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Bandai Pippin Image Archive

Collected by Bryan G. Villados

The photos you see here have been collected through the years via various resources, including the Internet and on-line auctions.

What you'll notice is that there are two colors of Pippin. The black model is referred to as the @World, which was sold in the United States. The white or platinum model is referred to as the ATMARK, and was sold only in Japan. If you find a black ATMARK, get it because it is VERY RARE!

All the photos you see here can be seen in its full size by clicking on the thumbnail.


Front view of the Pippin. This particular model was made by Bandai and is called the ATMARK. The two ports for the game control are reportedly Apple ADB ports with a different connector. Rear view of the Pippin ATMARK. From left to right: power outlet, fan, VGA video out, video mode switch, S-video out, NTSC video in, audio stereo in/out, printer and modem serial ports. The modem port is GeoPort compliant. Photo of the Pippin ATMARK in its retail packaged condition. Everything you see here was included. I believe the module on the bottom row, left, is a modem for the Pippin.
Illustrated outline image showing the front and back of the Pippin, as well as the game control unit. Illustrated outline image of the Pippin being attached to the floppy disk drive expansion unit. This particular Bandai Pippin ATMARK unit is actually a prototype, as you can see on the label, located on the bottom of the unit.
Photo of the Pippin Developer Software Development Kit CD-ROM The largest memory module that I know of is 4MB. This is a photo of the module. Photo of the Pippin ATMARK starting up. Notice that on startup, the Pippin logo appears, much like the smiling Mac on the Macintosh units within the same period (1996).
Another photo of the same unit, but displaying Mac OS. The screenshot you see is the Finder. One of the optional input device you could buy is a keyboard, which also contained a drawing pad. It is an ADB device. This peripheral is the floppy disk drive. Because the Pippin lacked a hard disk, the only way to store data was to store data on a floppy disk.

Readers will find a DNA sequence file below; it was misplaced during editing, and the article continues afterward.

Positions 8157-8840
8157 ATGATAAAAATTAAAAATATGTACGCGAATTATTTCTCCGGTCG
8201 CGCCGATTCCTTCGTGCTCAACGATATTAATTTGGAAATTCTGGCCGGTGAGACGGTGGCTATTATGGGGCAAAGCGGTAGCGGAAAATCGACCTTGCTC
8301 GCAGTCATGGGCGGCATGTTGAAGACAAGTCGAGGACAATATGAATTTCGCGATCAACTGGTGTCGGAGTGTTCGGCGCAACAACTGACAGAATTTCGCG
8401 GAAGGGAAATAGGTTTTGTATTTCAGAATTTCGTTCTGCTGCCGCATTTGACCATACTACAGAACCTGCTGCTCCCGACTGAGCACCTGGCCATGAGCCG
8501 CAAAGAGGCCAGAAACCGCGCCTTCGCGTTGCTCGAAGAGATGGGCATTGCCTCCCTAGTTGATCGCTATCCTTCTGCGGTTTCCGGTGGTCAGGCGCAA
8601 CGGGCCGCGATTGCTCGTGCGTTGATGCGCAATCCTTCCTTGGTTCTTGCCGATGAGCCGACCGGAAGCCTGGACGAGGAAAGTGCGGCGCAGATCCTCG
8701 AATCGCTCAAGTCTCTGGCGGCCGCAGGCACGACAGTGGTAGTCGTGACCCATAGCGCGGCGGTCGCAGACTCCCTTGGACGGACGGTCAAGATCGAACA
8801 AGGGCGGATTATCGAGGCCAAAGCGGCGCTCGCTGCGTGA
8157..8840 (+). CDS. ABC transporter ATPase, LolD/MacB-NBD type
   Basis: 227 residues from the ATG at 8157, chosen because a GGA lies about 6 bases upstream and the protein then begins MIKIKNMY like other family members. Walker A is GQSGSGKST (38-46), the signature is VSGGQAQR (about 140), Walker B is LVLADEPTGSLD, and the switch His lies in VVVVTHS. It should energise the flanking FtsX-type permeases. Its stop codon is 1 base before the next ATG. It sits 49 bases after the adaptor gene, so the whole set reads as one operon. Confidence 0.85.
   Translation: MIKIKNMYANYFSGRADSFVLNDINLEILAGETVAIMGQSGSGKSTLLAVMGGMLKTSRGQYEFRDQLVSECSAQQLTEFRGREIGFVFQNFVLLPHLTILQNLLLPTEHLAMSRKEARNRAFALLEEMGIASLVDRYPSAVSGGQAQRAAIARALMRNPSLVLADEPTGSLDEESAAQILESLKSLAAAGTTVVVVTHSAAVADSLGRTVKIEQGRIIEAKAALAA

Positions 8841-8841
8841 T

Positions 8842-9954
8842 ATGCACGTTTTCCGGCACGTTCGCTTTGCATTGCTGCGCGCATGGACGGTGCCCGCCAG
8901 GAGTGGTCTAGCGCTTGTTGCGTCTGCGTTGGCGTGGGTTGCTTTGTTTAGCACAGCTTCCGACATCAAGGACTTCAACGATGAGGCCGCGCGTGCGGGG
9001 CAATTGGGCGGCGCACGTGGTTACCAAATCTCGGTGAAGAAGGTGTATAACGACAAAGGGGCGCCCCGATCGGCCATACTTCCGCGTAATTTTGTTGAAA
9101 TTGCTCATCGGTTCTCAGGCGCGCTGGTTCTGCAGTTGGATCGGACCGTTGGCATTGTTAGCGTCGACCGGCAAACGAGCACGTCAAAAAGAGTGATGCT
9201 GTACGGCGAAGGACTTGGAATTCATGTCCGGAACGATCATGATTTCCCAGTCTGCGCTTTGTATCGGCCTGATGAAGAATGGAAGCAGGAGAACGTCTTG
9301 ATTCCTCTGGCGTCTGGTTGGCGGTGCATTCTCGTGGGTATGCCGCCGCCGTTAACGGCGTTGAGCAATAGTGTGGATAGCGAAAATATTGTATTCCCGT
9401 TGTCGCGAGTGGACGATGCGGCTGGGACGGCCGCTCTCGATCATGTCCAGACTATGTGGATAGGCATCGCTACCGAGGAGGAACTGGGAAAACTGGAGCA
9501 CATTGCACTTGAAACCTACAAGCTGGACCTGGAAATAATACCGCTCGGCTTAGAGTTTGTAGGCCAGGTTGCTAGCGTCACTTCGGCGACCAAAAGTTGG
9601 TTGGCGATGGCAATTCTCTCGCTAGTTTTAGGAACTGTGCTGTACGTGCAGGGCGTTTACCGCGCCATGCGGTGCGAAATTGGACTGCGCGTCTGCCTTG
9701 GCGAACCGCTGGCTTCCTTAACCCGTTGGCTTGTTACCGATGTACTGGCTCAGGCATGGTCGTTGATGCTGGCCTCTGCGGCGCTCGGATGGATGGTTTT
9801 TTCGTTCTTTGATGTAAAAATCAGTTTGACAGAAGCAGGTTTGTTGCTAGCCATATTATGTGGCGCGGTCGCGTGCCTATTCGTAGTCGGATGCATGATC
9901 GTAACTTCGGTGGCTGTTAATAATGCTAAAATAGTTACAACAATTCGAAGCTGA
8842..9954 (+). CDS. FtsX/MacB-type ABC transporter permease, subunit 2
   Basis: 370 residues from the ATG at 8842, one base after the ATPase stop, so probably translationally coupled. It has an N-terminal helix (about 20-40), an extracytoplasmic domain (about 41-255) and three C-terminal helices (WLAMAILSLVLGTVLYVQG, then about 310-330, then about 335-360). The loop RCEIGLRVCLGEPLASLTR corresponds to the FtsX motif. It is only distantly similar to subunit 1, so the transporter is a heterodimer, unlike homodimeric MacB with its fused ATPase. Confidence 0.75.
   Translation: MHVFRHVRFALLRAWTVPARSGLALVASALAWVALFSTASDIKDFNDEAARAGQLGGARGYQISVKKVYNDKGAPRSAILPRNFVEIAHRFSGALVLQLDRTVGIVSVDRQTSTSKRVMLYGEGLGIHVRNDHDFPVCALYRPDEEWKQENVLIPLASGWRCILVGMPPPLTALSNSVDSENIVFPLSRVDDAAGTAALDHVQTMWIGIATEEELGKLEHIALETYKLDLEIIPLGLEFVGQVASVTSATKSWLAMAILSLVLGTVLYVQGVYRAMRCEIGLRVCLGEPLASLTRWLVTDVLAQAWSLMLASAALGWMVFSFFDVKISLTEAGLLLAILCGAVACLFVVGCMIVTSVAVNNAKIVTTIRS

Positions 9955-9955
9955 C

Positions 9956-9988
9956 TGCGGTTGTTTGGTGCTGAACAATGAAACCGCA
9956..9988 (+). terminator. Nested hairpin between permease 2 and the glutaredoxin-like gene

Photo of an Apple Pippin prototype. This particular unit was demonstrated at the MILIA 95 in Cannes, France. The logic board is based on the Power Macintosh 6100. Notice the more standard ADB port on this unit. Hundreds of so-called prototypes are sold on eBay all the time. They're nothing but set-top boxes and not Pippins by any means. This particular prototype is a true one, marked number 0002. Back of the Pippin prototype. Even though it's reportedly based on a Power Mac 6100, it's quite a modified 6100. Things that disappeared on the final release of the Pippin include the SCSI port, and the replacement of the Mac-type video connector with a VGA-type..
A photo of the controller pad for the Bandai Pippin ATMARK. The connect is somewhat like today's USB connector, but they're not anywhere near compatible. Matter of fact, the controller pad is technically an ADB device. With this photo, you can see the top of the Pippin ATMARK. The buttons are programmed within Mac OS to execute various functions, including shutdown, CD-ROM eject, play/pause/stop, etc. This is the Bandai Pippin @WORLD model. The @WORLD and ATMARK are completely identical, just the colors and the markets they're sold in are different.
A photo of the controller pad for the Bandai Pippin @WORLD. A photo of the Bandai Pippin @WORLD (keyboard, controller pad, base unit, and modem). The Bandai Pippin @WORLD retail box. Big difference between this box and the black Pippin box.
The next six photos here are images of a VERY RARE Bandai Pippin ATMARK "black" model. The actual number of this particular unit sold is unknown. All six photos posted, courtesy of original owner. Front view of the "black" ATMARK model. Notice the front left bottom does not mention it being at ATMARK... However, the rear of the unit does mention the name "ATMARK". Other than the color of the case, no other noticable differences.
Photo of the keyboard. On the full-sized image, you'll notice the Japanese characters on the keys. All the other ATMARK keyboards were Platinum. Photo of the controller pad. Nothing unusual about this unit, it could easily be the exact same model as the @WORLD. Same thing goes for the modem unit.
Photo of the a platinum Pippin ATMARK in pieces. Very rare look at the innards of the unit..   Another view of the insides of a Pippin ATMARK.

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